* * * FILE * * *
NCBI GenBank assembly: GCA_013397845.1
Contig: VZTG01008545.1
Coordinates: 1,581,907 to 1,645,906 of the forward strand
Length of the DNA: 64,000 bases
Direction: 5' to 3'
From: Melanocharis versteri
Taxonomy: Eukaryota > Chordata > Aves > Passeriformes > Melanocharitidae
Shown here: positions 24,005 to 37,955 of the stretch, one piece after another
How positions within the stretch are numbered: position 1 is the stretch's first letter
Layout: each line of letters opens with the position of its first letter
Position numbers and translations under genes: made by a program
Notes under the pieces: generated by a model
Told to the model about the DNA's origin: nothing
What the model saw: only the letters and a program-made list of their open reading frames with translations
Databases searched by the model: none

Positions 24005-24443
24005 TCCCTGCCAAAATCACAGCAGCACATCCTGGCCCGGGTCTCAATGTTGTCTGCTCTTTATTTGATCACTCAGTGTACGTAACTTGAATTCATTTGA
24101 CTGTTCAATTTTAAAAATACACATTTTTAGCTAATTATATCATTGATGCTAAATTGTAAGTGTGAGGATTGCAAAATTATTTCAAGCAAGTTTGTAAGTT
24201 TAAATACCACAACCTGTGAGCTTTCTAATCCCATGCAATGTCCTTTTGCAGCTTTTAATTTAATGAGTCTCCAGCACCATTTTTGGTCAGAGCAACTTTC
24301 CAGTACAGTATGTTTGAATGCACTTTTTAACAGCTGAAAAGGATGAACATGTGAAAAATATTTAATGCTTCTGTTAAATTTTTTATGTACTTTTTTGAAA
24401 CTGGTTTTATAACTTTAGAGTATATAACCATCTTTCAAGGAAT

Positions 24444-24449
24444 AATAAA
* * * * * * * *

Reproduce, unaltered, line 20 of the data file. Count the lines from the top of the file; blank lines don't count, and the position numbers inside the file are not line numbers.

24301 CAGTACAGTATGTTTGAATGCACTTTTTAACAGCTGAAAAGGATGAACATGTGAAAAATATTTAATGCTTCTGTTAAATTTTTTATGTACTTTTTTGAAA